Planning a trip to Israel

I just got back from my first trip to Israel. It was also my first time at a TBEX conference and I ended up having a blast. Like I have already mentioned multiple times on my social media channels, Israel surprised me and I am really glad that I went. As a first-time visitor to Israel, I had lots of doubts when planning a trip to Israel. That is why I have decided to answer some of the questions that first timers will have while planning a trip to Israel.

I will try my best to assuage some of the fears that you have when planning a trip to Israel.

Planning A Trip To Israel

Jaffa Port, Tel Aviv

Is it safe to travel in Israel as a solo female traveler?

This is one of the questions that many people asked me when I told them that I was going to Israel. “Is it safe to go there?” Unfortunately, this trip was not exactly a solo trip. Since I had gone for TBEX, I spent most of my time with travel bloggers from around the world. But I did spend some time traveling solo in Tel Aviv and I really felt safe here too. I stick to my motto: “Don’t do stupid things you won’t do back at home and you will be fine”.

What about the conflict in the region?

I really didn’t get to go to places like Bethlehem and I would definitely be going back one day to visit them. But many of my friends managed to do day tours to places like Bethlehem and Nazareth and all of them loved it.

All I can say is that stop believing blindly what the media has been feeding you for the past so many years. Israel like many other countries has a turbulent past and they are doing everything slowly to change the opinion that people have of them.

We are talking of a place where people from 3 religions are trying to coexist. Hence there will definitely be some friction surrounding that. But as a traveler in Israel, you will definitely not face any problems because of this.

Since military service is mandatory for most young Israelis, you will find many of them around the cities carrying guns.

How much should I budget when traveling to Israel?

Israel is definitely not cheap. When it comes to budgeting, it is better to have a similar budget as when you are traveling to Europe.

The currency used here is the New Israeli Shakel (NIS). 1 NIS is equivalent to around 18 rupees or 0.28 $. I tried converting some USD to Shakels in India but I was not successful. I managed to change the currency (USD) at the airport and you can find money changing services all around Tel Aviv and Jerusalem. Additionally, I was able to withdraw Shakels using my Indian debit card as well. They also accept international credit cards all over Israel.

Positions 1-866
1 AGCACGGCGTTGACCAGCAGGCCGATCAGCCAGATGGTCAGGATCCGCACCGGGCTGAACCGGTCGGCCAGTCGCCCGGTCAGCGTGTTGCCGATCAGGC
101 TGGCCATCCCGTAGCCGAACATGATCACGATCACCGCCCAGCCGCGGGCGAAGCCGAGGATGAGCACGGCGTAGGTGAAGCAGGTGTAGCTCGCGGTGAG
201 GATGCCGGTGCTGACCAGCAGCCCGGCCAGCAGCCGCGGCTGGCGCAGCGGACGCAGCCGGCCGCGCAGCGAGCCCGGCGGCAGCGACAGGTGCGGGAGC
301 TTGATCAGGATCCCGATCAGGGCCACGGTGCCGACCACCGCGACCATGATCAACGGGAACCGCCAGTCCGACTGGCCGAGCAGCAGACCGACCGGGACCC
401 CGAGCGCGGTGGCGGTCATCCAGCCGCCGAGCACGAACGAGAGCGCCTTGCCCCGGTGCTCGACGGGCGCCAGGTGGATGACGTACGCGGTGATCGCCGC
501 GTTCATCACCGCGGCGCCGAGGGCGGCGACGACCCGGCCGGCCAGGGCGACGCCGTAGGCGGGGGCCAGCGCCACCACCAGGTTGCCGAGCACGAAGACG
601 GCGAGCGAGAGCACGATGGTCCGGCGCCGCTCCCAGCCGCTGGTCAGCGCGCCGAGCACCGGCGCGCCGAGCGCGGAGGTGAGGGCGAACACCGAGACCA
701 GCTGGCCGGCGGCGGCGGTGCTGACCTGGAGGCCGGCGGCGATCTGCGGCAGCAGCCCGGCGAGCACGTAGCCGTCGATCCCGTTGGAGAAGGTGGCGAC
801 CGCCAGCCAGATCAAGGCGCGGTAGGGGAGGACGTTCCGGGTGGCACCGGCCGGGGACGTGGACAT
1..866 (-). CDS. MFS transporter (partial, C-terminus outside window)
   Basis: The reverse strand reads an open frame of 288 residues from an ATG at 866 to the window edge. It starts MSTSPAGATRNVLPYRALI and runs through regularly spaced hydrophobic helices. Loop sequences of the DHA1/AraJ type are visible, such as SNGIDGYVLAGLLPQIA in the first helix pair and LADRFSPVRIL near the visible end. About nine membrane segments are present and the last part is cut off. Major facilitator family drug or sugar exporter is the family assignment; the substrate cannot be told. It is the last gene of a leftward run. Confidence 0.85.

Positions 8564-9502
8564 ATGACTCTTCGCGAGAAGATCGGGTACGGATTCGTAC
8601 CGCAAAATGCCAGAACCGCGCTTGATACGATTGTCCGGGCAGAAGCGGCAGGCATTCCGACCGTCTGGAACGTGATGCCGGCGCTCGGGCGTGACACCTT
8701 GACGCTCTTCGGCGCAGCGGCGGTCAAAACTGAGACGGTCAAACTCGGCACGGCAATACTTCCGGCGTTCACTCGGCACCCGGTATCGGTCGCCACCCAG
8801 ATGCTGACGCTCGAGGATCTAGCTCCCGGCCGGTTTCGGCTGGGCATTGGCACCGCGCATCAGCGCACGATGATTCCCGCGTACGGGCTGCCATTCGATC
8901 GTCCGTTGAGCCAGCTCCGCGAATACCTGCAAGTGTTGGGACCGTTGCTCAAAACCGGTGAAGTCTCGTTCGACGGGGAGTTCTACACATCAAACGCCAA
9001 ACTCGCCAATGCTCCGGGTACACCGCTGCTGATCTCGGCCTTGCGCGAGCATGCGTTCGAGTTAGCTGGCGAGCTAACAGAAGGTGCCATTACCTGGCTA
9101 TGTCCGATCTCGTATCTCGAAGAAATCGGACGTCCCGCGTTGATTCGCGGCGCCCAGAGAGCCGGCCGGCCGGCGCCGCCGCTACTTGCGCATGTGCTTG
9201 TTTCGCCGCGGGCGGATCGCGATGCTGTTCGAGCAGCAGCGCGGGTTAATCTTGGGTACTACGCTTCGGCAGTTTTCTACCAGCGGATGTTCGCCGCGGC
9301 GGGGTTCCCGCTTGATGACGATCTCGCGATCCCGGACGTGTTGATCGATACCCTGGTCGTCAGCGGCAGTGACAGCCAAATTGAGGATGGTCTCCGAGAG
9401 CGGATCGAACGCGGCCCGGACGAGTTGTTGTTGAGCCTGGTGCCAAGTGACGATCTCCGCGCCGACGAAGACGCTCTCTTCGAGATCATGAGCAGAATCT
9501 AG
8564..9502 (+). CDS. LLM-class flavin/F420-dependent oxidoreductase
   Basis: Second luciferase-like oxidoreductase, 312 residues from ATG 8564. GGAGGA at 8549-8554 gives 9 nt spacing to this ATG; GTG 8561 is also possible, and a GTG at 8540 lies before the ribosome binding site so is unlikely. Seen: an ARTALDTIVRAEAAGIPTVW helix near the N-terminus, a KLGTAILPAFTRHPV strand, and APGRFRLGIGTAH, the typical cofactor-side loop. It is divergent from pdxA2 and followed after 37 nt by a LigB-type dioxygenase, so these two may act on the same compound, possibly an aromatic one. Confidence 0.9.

Using Public Transportation in Israel:

This was one of the best services I found in both Tel Aviv and Jerusalem. A bus ride costs around minimum 4.7 Shakels. Since we were guests of Jerusalem Development Authority, all of us were given free metro cards for a week that was valid for all tram, train and bus services. It was really helpful and the connectivity is really good in Tel Aviv and Jerusalem. I even caught a bus post 12:30 AM one night. You can find more details about the prices here.

Using Cab Services in Israel:

I landed in Tel Aviv around 5 in the morning. I knew that cabs would be expensive and decided to catch a train to the city center. It cost me less than 15 Shakels and I was soon in the city center. Alternatively, you can catch a bus to the city center. From there, I decided to hail a cab to my hostel. It was showing a distance of around 2 kms and the guy charged me around 80 Shakels. I knew that it was too high but I was still too groggy eyed to argue with him. There is no meter system in most places and you have to be careful while hailing a cab in Israel.

We did do cab pooling when we were in Jerusalem. But they used to usually charge around 40-50 shakels per trip and we used to use cabs when it was too late in the night.

Using Sheruts in Israel:

Sheruts are shared cabs/ shuttles and they usually run once every hour, 24/7 from Tel Aviv airport to Jerusalem. Other routes are also available and you can pre-book your trip around 24 hours before you land in Israel. I booked a sherut from my hotel in Jerusalem to go to the airport in Tel Aviv. It takes around 45 minutes and they charge you around 75 shakels per person. A cab ride at the same time can cost you around 215- 250 shakels.

Where to stay in Israel:

I can only tell this from my experience but I was really pleased with both my choices. I stayed at Abraham hostel in Tel Aviv and at the Dan Boutique hotel in Jerusalem. Abraham hostel is a nice hostel and they were our hosts as well in Jerusalem. It is really a fun hostel and they have many activities scheduled every day. The pub crawl organized by them in Jerusalem was one of the highlights of my trip to Israel.

Dan Boutique is a good 3-star hotel. My only concern was that it was a little far from where the TBEX conference was being held. But the old city of Jerusalem is just 15 minutes by walk and I used to walk almost daily to explore that region. I also loved the massive breakfast spread they had at the hotel.

In addition, there are multiple other hotels and you can decide where you want to stay based on the ratings on Tripadvisor or Booking. Airbnb is also a good option in Tel Aviv and Jerusalem.

Planning A Trip To Israel

Jerusalem, Israel

Vegetarian Food in Israel:

You have multiple choices and you will definitely not starve if you are a vegetarian in Israel. Tel Aviv is slowly coming to be known as the vegan capital of the world and I was glad that I found so many options. Israeli food is definitely delicious and I am glad that I could experience it in Israel.